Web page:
Sunday, February 7, 2016

Prime Cuts :: Clearing out the Amazon Instant Que: Come Meet the Reel Monster in Pete Schuermann's The Creep Behind the Camera (2014)

About four years ago I wrote about a Kickstarter campaign to raise funds for a proposed bio-docudrama on Art Nelson, the total creep behind The Creeping Terror (1962), a film where a shambling carpet sample galumps around and slurps up several dudes and damsels, lingering and leering on the lady tushes as they get stuck in the creature's gaping maw. Two years later they managed to raise enough to get it done, and then The Creep Behind the Camera (2014) spent two more years on the festival circuit, but now, finally, it's available to stream to the masses on Amazon Prime.

Now, the cinematic tale of this con-man, grifter and complete whack-job, Nelson, under the name Vic Savage, is both funny and loathsome as director / writer Pete Schuermann pokes a stick into this noxious human cowpie, who apparently ran a prostitution ring out of his house, fleeced wannabe actresses for money and sexual favors, and abused his multiple layers of wives and children to advance his apocalyptic cinematic dreams. A dream that sort of came to fruition with the realization of one of the most gonzoidal monster movies ever made.

Told through first hand testimonials of those who survived both Nelson and the making of the film, dramatic recreations, and footage from The Creeping Terror itself, the film positively excels when focusing on the spit and bailing-wire of making a monster movie, revealing all kinds of mind-boggling behind the scenes shenanigans, including a high school band powered soundtrack, how it was shot on the Spahn Ranch, where Charles Manson provided all the (most probably stolen) cars for the film, and a running fight between Nelson and monster-maker Jon Lacky over unpaid bills, who kept stealing the creature costume from each other as the production was drawn out over nearly two years as financing kept running out. It also finally answers why the majority of the film is nothing but nonsensical narration that has nothing to do with sound equipment falling into a boy of water.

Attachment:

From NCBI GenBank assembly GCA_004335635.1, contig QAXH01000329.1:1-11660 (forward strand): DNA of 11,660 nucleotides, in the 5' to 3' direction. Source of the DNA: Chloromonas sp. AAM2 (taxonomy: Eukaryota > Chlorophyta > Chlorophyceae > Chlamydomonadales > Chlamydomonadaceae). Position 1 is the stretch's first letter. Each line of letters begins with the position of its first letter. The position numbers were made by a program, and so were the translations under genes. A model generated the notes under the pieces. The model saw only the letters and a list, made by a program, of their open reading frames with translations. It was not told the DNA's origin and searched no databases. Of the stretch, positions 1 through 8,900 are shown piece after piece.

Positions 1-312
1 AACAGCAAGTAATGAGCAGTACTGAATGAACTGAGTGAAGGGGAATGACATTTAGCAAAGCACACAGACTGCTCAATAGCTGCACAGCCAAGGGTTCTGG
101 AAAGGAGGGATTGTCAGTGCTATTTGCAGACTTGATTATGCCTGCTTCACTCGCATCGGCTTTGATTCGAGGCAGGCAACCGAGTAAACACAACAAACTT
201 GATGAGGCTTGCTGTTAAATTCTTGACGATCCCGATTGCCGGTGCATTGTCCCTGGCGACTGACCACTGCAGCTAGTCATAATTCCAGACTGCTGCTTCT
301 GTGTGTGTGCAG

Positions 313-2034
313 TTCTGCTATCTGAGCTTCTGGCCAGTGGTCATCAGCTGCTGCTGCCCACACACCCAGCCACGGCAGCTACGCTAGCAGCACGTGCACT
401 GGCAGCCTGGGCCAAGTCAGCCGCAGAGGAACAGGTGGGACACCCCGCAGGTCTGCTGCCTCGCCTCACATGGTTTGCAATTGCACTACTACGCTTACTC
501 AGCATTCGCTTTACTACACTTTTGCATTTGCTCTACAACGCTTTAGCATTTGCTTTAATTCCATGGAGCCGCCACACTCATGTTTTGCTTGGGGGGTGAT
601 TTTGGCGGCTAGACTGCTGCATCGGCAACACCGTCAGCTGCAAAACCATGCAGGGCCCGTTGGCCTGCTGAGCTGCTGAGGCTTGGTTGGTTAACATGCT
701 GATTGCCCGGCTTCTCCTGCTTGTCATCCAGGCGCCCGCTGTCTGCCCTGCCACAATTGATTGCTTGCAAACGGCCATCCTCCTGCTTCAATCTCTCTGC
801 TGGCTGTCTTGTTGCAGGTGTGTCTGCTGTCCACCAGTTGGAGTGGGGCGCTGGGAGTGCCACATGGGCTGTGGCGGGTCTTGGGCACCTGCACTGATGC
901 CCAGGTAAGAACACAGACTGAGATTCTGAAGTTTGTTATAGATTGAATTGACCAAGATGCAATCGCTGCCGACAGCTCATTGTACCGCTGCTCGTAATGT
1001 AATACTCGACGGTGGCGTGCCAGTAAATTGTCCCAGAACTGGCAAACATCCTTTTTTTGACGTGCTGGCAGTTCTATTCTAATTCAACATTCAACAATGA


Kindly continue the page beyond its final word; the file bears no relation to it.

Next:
The rest of the film, focusing on Nelson's horrific personal life -- he was a convicted felon, a certified abuser and sexual sadist, probably could've spent another week in editing to shore it up just a bit more as the finished film feels too long (clocking in at nearly 2 hours), and yet not long enough. Yeah. The Creep Behind the Camera feels fairly immersive but gets too repetitive in spots and leaves several surfaces barely scratched with many raised questions and side vignettes left unanswered and unresolved -- namely the hints that Nelson filmed pornographic material with his own children for the raincoat crowd to compensate for the ill-gotten budget money he wasted on drugs, booze, and hookers.

Again, the stuff on making the movie is both fascinating and hilarious (especially the Charles Manson connection), but the look into Nelson's personal life as he schemes and screws his way through Hollywood is just sleazy and revolting and hard to watch. A more pathetic person you will be hard-pressed to unearth. (And if you ever do, please lower the rock and run. Run fast.) Despite the subject matter the film itself is very well-crafted. Thus, entertaining probably isn't the right word when considering the subject matter but The Creep Behind the Camera does make for one fine cautionary tale.

The Creep Behind the Camera (2014) Slithering Carpets / EP: Aaron DePry, Nancy Theken / P: Brian McCulley, Kyle Woodiel, Kevin J. Beechwood, Jeremy Lengele, Robert von Dassanowsky / AP: Robert C. Cage III, Marilyn Freeman, Ryun Hovind, Jeremy Lengele / D: Pete Schuermann / W: Pete Schuermann / C: Jeff Pointer / E: Dave Wruck / M: John Schuermann / S: Josh Phillips, Jodi Lynn Thomas, Bill LeVasseur, Kyle Amann, William Thourlby, Lois Wiseman, Allan Silliphant

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